A toy house on a table of chalk-drawn dollar signs.

Home price growth bucked historical norms in 2023 

Despite market challenges, the Case-Shiller Index was up 5.5% annually in December, exceeding national averages over the past three decades.

February 27, 2024
3 minutes

Key points:

  • While there was consistent growth last year, home price gains slowed between the third and fourth quarters.
  • Price gains are expected to continue in 2024, but they will likely be smaller and influenced by the Federal Reserve’s actions on interest rates.
  • All cities in the index showed annual gains, led by San Diego — but most experienced monthly declines between November and December.

The housing market may have cooled down last year, but that didn't stop home price growth from continuing to exceed historical norms.

The CoreLogic S&P Case-Shiller U.S. National Home Price Index rose 5.5% year-over-year in December. By comparison, annual growth over the past 35 years has averaged 4.7% nationally, said Brian Luke, head of commodities at S&P Dow Jones Indices. All 20 markets in the composite index reported yearly gains for the first time, showing "a rising tide lifts all boats" trend, Luke noted.

"The past two years reflect consistent growth slightly above trend, suggesting a more secular shift in home ownership post pandemic," Luke said, noting that the early pandemic years featured double-digit jumps in home prices.

A separate report from the Federal Housing Finance Agency indicated a similar trend. The FHFA, which looks at loan purchasing data from Fannie Mae and Freddie Mac, reported a 6.5% rise in home prices between the end of 2022 and 2023.

Price growth, sales could be slowing

Both reports noted a softening of home prices between the third and fourth quarters, however. And with 30-year mortgage interest rates near the 7% mark slowing demand, it's hard to predict how prices will be affected as the year progresses. 

"While the S&P CoreLogic Case-Shiller Index continues to show resiliency of home prices against surging borrowing costs, it also highlights continued headwinds for the housing market, namely elevated mortgage rates and severely lacking inventory of existing homes for sale," said Selma Hepp, CoreLogic's chief economist.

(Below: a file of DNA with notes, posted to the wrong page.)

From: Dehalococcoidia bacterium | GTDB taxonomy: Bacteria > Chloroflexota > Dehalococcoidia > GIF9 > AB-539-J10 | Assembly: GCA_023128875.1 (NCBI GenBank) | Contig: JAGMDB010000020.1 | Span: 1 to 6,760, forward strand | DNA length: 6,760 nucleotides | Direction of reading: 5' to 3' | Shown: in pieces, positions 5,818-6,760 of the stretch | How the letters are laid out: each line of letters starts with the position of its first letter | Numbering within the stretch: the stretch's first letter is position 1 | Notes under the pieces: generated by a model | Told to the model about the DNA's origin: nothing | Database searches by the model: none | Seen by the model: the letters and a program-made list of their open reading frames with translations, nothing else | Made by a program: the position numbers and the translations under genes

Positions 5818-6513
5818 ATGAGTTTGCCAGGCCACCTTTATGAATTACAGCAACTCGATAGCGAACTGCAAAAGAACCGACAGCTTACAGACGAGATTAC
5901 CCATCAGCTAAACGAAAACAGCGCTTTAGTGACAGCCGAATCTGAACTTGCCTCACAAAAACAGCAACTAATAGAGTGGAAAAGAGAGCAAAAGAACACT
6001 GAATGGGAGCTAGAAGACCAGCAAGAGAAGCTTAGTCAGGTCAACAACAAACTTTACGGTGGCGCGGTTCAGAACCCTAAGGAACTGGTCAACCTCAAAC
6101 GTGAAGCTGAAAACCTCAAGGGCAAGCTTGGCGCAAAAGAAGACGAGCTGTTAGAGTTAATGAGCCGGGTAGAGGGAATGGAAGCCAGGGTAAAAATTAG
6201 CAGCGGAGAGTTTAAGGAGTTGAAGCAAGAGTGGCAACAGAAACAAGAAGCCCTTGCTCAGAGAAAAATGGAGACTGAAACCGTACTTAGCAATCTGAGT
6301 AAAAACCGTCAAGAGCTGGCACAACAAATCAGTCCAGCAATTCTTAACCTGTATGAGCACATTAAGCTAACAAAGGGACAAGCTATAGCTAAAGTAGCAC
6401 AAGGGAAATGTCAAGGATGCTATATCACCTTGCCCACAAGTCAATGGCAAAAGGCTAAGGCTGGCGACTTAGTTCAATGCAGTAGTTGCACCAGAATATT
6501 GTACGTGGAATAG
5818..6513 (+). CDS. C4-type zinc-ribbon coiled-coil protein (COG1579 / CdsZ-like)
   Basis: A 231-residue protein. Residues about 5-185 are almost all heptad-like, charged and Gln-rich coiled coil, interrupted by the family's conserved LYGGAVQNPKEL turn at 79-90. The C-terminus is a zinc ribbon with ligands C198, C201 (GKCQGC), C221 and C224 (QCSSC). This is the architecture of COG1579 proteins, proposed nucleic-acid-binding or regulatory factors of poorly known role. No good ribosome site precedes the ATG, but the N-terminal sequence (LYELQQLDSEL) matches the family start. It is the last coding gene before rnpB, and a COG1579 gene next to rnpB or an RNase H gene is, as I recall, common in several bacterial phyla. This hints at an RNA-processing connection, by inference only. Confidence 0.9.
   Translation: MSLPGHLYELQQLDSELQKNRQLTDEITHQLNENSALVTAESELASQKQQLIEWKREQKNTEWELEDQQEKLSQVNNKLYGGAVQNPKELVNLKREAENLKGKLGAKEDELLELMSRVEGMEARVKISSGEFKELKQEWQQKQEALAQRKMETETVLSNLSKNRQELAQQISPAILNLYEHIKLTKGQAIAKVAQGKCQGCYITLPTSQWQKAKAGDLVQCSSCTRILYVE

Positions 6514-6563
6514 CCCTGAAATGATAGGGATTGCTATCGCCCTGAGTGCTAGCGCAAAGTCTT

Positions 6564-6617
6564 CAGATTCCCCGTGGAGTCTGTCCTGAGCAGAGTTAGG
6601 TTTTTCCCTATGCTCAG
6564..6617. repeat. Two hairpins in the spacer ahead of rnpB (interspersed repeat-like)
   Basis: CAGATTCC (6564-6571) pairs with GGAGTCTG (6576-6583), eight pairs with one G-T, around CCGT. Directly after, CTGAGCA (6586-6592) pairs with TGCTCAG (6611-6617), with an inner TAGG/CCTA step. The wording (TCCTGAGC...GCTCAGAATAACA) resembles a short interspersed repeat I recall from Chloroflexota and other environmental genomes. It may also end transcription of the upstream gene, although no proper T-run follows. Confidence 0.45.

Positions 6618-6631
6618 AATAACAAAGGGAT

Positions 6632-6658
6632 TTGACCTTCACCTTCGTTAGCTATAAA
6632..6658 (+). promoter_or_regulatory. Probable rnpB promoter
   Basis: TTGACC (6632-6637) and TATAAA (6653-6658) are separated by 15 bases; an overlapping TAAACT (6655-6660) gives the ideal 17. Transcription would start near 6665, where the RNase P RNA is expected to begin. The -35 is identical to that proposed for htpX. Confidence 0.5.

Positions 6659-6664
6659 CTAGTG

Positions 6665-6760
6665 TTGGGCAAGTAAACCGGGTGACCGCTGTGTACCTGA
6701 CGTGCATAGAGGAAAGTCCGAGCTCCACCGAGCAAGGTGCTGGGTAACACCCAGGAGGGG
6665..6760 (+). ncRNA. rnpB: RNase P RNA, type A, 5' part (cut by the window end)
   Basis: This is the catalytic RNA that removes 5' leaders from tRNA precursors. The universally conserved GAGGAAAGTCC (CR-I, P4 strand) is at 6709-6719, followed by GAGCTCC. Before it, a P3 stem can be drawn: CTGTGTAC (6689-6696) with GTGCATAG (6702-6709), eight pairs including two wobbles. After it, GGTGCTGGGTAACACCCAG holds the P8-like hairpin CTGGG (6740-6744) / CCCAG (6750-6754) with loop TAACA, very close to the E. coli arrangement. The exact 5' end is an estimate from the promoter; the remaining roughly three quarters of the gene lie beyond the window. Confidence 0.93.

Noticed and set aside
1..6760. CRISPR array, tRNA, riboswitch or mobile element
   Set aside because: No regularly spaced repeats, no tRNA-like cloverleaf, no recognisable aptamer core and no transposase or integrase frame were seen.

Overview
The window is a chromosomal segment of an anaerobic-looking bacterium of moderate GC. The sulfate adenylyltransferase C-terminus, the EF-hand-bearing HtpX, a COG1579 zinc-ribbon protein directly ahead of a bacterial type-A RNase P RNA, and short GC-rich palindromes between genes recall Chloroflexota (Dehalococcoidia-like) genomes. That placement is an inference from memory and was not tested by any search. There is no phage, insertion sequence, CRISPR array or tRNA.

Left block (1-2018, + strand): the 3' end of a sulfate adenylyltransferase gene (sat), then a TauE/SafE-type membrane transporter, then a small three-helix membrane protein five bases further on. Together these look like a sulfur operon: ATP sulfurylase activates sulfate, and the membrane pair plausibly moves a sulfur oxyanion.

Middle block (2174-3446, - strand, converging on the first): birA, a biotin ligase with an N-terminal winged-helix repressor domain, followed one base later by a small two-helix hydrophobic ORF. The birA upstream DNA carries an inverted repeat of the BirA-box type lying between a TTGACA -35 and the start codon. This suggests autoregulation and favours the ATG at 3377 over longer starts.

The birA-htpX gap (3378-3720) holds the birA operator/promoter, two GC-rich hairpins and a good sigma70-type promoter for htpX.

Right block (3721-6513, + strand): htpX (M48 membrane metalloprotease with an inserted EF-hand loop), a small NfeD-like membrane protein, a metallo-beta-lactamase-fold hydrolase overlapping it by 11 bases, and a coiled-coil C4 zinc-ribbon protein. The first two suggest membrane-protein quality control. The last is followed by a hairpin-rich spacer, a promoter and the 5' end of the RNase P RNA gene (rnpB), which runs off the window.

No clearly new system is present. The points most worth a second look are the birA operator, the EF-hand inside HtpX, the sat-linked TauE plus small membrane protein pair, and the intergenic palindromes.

"And as mortgage rates continue to flirt in the 7% range, it will be difficult to convince existing homeowners to move right now," Hepp added.

Many economists, including those at CoreLogic, predict more modest price growth in 2024, somewhere in the 3% range. That's chiefly due to the expectation that the Federal Reserve will cut interest rates later this year, bringing more potential sellers and buyers into the market.

"Overall, the U.S. median home price will likely rise in 2024, but there will be a lot of variation, which will be strongly correlated with supply — both new construction and the inventory of existing homes for sale," said Lisa Sturtevant, chief economist at Bright MLS.

San Diego prices surged, Portland was nearly flat

All metros in the Case-Shiller 20-City Composite posted annual gains in December, with the average coming in at 6.1%. San Diego saw the strongest year-over-year price growth at 8.8%, followed by Detroit (8.3%) and Los Angeles (8.3%). 

Portland, Oregon, had the weakest annual growth at 0.3%, followed by Dallas (2.1%) and Denver (2.3%).

On a monthly basis, however, nearly all of the 20 cities experienced a drop in home prices between November and December. Portland had the biggest month-to-month slowdown, falling 1%, followed by San Francisco (down 0.9%), Boston (down 0.8%) and — despite its strong annual growth — San Diego (down 0.8%).

Las Vegas (0.2%), Los Angeles (0.1%)  and Miami (0.3%) eked out small monthly gains.

In the FHFA report, 49 states saw annual price growth, and several posted double-digit increases. The East Coast came out on top, with Rhode Island prices up 15.1% year-over-year, Vermont up 13.3% and West Virginia up 12.4%. 

Prices fell in just two areas: Hawaii (down 3.4%) and the District of Columbia (down 1.2%).

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